The nature of discovery entails a journey that is transformative and concerns one’s relationship with one’s self or one’s world. Discoveries can be either sought or serendipitous and can lead to good or bad consequences, but ultimately they are all concerned with the acquisition of greater knowledge and a new perspective. In William Shakespeare’s The Tempest, Prospero comes to realise not only the limitations of his art, but also the importance of love and redemption in redefining one’s place in the world, as well as one’s view of it. Relative text.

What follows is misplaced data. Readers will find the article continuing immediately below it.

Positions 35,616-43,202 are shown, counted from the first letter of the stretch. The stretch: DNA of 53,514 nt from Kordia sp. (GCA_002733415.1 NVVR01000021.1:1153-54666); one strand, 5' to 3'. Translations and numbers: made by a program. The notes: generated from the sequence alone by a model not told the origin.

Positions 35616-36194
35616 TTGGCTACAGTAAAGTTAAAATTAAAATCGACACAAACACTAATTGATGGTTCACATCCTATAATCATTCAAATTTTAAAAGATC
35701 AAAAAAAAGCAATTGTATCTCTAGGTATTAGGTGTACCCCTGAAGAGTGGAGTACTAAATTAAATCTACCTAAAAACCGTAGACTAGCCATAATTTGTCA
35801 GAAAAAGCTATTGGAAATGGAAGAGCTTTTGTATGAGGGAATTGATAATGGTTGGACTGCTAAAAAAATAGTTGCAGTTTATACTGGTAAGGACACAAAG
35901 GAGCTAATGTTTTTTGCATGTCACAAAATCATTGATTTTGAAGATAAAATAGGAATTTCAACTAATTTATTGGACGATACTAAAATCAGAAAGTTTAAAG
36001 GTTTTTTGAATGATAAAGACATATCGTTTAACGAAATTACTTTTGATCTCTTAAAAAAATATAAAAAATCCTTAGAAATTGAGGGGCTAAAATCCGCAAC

The Tempest, as its title suggests, is partly concerned with the forces of nature, but mostly it is about the need for the liberating and redemptive power of forgiveness in the face of man’s inhumanity towards man. Prospero conjures a storm, with Ariel’s forced assistance that brings to the island those who have wronged him. The scene seems set for a revenge plot to unfold. However, we soon discover that Prospero has changed in the 12 years that he has been exiled on the island. He realises that he is as much to blame for his exile as his treacherous brother Antonio to whom he relegated his ducal responsibilities in order to pursue his selfish interests: ‘And to my state grew stranger, being transported/And rapt in secret studies.’ Just as Miranda discovers her true identity, her history and her future husband, Prospero has discovered his error and will return to Milan a wiser, more forgiving and less self-indulgent ruler: ‘I’ll break my staff, / Bury it certain fathoms in the earth, / And deeper than did ever plummet sound/ I’ll drown my book.’ Through the dramatic device of the masque and Ariel (music) he comes to see that even on the island his powers are unable to change those unwilling to change, just as he has realised his powers did not prevent his exile from Milan, and comes to accept the need for himself to change his perspective on human nature; one that sees it as a combination of both Caliban...
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